March 21, 2013

Git Basics: Adding a Rails Project to Github

Here is a quick, simple tutorial on the steps required to get a new Rails project added to your Github account. Github is a marvelous resource you should certainly be using if you’re messing with Rails. If you’re branding stinking new to Git and don’t have it setup on your machine, check out this Treehouse guide to Git for Designers or refer to the official Git homepage.

This tutorial assumes you have your development environment setup: git, Rails, rubygems, etc. If you don’t, ask a friend or refer to this guide.

1. Create a rails app

First, you have to create a new rails app. In terminal, move to the directory where you want to keep your projects and run these commands:

rails new app_name
cd app_name

Voila, you have created a vanilla Rails app. Now let’s get a Git repository setup.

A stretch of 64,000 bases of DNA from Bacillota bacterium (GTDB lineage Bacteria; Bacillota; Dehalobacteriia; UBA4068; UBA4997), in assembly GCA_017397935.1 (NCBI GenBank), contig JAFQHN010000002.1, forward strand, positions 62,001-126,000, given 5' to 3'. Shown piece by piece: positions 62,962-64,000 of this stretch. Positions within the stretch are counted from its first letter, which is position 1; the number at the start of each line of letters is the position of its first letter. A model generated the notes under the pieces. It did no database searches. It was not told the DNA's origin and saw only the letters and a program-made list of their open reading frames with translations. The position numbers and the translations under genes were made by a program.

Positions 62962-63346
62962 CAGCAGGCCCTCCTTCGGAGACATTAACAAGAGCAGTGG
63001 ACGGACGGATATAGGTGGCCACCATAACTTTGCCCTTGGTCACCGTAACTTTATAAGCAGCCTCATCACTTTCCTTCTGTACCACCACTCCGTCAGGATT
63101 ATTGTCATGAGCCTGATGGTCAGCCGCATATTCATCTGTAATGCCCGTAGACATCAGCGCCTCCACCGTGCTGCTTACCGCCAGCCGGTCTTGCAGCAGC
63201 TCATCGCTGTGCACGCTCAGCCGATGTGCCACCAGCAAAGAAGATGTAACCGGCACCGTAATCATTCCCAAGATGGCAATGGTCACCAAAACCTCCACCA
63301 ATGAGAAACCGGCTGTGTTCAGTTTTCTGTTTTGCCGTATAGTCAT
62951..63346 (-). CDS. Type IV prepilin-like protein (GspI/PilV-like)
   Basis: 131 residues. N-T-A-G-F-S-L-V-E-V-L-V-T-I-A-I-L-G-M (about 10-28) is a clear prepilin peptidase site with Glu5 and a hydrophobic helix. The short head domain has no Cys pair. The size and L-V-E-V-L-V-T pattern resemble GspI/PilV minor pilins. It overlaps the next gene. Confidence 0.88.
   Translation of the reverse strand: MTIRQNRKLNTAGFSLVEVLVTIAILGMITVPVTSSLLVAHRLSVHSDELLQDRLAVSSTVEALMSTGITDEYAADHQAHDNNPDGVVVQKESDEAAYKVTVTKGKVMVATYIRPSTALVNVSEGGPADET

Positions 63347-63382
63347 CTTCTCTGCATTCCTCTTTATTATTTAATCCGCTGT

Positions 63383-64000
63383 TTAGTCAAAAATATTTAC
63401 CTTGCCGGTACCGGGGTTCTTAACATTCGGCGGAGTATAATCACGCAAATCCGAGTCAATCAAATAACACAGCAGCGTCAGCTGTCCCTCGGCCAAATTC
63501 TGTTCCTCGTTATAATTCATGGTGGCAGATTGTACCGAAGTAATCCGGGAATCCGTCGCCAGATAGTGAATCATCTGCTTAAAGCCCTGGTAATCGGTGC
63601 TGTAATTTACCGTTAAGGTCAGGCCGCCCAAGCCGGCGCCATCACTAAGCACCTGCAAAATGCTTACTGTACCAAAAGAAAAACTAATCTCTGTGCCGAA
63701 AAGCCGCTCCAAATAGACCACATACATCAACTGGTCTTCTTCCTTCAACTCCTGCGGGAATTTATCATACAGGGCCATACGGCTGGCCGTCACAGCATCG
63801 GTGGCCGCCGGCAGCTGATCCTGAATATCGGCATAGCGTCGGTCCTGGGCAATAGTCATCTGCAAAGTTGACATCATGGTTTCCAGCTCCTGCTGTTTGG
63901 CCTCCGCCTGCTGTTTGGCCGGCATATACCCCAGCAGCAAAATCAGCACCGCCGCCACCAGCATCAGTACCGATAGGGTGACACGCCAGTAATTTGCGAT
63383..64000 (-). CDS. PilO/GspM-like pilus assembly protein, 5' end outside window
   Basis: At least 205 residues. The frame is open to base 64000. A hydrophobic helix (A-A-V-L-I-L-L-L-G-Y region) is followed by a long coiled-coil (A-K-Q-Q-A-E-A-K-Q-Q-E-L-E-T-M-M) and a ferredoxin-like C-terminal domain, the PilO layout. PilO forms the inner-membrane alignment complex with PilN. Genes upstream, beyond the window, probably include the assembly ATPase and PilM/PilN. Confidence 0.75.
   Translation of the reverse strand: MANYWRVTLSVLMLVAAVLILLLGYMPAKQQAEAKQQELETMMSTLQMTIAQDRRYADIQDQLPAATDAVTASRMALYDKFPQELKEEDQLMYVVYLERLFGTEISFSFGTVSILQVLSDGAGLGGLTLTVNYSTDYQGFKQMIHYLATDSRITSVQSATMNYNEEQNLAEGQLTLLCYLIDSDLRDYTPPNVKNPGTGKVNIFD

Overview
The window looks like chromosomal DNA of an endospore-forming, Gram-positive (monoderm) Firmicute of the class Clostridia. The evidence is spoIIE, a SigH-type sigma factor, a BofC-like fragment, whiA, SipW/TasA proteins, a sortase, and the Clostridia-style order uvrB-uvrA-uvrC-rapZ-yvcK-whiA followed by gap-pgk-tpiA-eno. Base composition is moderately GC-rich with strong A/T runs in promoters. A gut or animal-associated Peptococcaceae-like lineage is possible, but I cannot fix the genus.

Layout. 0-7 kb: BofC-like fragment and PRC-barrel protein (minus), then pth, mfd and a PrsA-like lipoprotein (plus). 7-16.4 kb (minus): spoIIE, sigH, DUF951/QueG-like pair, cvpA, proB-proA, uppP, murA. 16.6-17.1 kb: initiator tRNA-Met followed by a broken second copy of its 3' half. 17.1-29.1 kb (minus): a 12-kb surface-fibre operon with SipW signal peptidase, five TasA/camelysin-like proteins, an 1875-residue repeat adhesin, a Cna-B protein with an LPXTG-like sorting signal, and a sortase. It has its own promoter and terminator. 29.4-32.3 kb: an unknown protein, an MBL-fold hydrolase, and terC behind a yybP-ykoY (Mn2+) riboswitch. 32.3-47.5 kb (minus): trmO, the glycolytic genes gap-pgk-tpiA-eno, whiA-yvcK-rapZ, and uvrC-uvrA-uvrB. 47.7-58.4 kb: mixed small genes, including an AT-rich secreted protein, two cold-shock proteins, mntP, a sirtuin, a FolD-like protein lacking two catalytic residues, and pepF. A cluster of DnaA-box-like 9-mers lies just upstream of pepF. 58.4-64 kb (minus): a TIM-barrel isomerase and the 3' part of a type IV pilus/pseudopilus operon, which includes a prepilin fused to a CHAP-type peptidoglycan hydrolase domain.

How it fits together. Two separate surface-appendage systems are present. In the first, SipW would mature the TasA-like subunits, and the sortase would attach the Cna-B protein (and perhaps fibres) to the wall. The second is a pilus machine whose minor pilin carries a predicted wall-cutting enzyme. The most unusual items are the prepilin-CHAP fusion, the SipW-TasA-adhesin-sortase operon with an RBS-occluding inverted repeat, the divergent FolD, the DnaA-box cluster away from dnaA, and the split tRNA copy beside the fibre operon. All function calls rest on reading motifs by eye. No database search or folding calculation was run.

2. Create a github repo

A git repository (repo) is the online location where our project’s source files will live. Setting up a new repository is easy:

  1. Visit and login (create an account if you’re new).
  2. Create a new repository. Name it whatever you want.

Nice and easy. Now, we have to point our Rails project to the repo we just created.

3. Initiate git in your app directory

In terminal, change into your new Rails project’s directory and run the following commands one-at-a-time. This will setup git, add your first commit of code, and properly link your Rails project to your repository.

git init
git add .
git commit -m "First commit."
git remote add origin
git push -u origin master

That’s it! Now, as you make changes to your Rails project, you’ll typically commit your changes using the following flow:

git add .
git commit -m "Made changes to this and that"
git push

And just like that, whatever changes you made will be saved and backed up on